• B2B focus, no equity in startups – working space and Swire network of companies (conglomerate of different co’s in verticals)
      • Sponsored him and tried to help advance the company by talking to other HR talks
      • Mentions Brinc as hardware accelerator near the top
    • Idea of equity early on would depend on your assessment of what the startup needs?
      • Super low cost – accelerator with working space?
      • Product but proven use case – Blueprint to trial product and test it
      • Balance the need with the equity they’re taking
    • The Alliance book by Reid Hoffman for looking at employee and employer workplace, tour of duty principle
    • Brad Feld and Jason Calacanis’s blogs, Reid Hoffman as the most admirable founder – better people to take LinkedIn on
  • Jennifer Golbeck, College of Information Studies and Affiliate Professor at UMD
    • Talking about social media research, truth and justice
  • Carl Ericson, CEO & cofounder of Atomic Object (Wharton XM, Mind Your Business)
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    • Grand Rapids, Ann Arbor software product development company and why he chose there
    • Sails at Grand Rapids Yacht Club
  • Bianca Gates, Marisa Sharkey, Birdies co-founders (Wharton XM)
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    • Discussing how they started them and Feb 14 – when she landed an article with a SF Chronicle fashion correspondent at a dinner party
    • Driving up to the other in order to get all 2000 orders packaged and sent out

 

 

 

  • Mickey Ashmore, founder of Sabah Shoes (Wharton XM)
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    • Doing a 6 month project after Seattle in Turkey – turned into 2 years as the only non-Turk
      • Grew an affinity for the people, culture, food and trends – girlfriend’s grandma at the time gifted him a pair of handmade shoes
    • Returned to NY and beat the crap out of the shoes – wanted another
      • Reached out to the maker (current partner) and bought another pair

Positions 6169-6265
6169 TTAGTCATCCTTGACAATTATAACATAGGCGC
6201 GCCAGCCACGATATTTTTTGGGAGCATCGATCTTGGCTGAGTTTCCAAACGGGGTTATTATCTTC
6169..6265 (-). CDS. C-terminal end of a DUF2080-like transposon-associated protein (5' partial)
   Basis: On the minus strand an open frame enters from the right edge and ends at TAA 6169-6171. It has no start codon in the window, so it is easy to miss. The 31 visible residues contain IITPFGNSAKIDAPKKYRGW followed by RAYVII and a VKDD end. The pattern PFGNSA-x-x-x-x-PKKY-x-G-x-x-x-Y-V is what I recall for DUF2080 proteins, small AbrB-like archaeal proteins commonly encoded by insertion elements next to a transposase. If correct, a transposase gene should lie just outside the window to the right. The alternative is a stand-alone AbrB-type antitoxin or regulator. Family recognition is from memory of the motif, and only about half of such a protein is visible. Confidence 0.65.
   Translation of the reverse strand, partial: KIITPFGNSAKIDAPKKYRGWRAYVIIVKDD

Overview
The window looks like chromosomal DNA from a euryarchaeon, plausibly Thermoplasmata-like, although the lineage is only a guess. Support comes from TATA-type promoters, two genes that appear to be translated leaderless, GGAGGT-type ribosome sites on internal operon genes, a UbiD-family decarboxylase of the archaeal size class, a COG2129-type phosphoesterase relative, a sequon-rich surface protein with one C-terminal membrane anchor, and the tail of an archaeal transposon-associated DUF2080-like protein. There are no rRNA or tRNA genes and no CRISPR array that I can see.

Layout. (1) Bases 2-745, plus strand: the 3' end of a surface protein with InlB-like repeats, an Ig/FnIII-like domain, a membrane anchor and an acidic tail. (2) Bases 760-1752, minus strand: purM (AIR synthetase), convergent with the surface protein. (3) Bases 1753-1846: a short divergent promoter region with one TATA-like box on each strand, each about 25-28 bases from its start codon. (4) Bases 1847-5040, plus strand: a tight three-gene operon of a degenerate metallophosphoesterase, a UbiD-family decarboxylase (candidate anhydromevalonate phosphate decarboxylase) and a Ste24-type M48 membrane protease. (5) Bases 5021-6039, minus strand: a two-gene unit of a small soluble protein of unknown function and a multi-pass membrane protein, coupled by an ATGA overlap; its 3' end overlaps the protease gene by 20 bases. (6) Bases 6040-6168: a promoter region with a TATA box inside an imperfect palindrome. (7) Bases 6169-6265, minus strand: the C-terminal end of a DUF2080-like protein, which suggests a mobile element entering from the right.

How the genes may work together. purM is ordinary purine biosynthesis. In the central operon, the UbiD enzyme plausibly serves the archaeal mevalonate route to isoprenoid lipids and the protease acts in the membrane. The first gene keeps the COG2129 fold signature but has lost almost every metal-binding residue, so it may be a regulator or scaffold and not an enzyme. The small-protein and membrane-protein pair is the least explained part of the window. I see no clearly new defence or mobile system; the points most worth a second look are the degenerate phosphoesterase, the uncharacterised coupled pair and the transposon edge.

• Ended up getting 5-6 in different colors, customized without the flip – people said they were awesome
      • Ordered 300 – could get 150+ and did a party to showcase them with cocktails, enjoyed hosting
        • Got 30-40 orders on the first night, decided to do it for the rest of the summer “Sabah Saturday/Sundays”
    • Realized it could be a business after in the summer he was making more from shoe sales than his NY P/E job
    • Expanding from 3-4 employees to 40 and expanding from a home to a warehouse – border of Syria/Turkey
      • Has a few key employees that are Syrian refugees – part of the brand and they showcase it on the site
        • Not branding directly, but definitely part of the story
  • Goldie Chan (@goldiechan), digital marketing expert of LinkedIn and actor (Wharton XM)
    • Discussing quitting her job and making a fake company while unemployed
      • Turned into a marketing consulting gig – had a few clients, had to create a company
    • Now doing talks and discussions
  • Kurt Seidensticker, CEO of Vital Protein (Wharton XM)
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    • Collagen and explaining to people how it was – getting some in to Whole Foods through them asking
    • Didn’t hit him until he was in Italy and 2 random women at a café pulled their Vital out
    • Did about 10 companies, 2 succeeded enough to pay for kids college and allow him the freedom
      • Was doing Vital during another company until it surpassed the other
  • Fortnite, esports, Gaming (a16z, 16min on the News)
    • 2 million concurrent livestreaming – not as big as GoT, for instance
    • With Andrew Chen, Darcy Cooligan (investing team on consumer)
    • Bigger prize pool for Dota 2, $3mil for Bugha’s win was larger than Tiger’s Masters victory
    • 10 years for Riot and League – still grossing billion, WoW / Runescape
    • Billions of video consumption between Twitch, YT (and now Microsoft Mixer)
    • iPad can play Fortnite pretty well, for instance – massive multiplayer opportunities
      • Instagram and this generation for coming together as people – Minecraft/Fortnite
      • Gaming and cultural zeitgeist to hang out with friends
    • Sonal did a fight with editorial desk and had seen it for a profiling in 2013 – argued it was similar to sports
      • Big business and much of the same thing – management company, played 2+ years for 6-8 hours, sponsors, fans
      • Performance entertainment and personality-based
        • Comparative for game shows – other people answering trivia, reality tv
    • Strong incentives to keep games going – user-generated content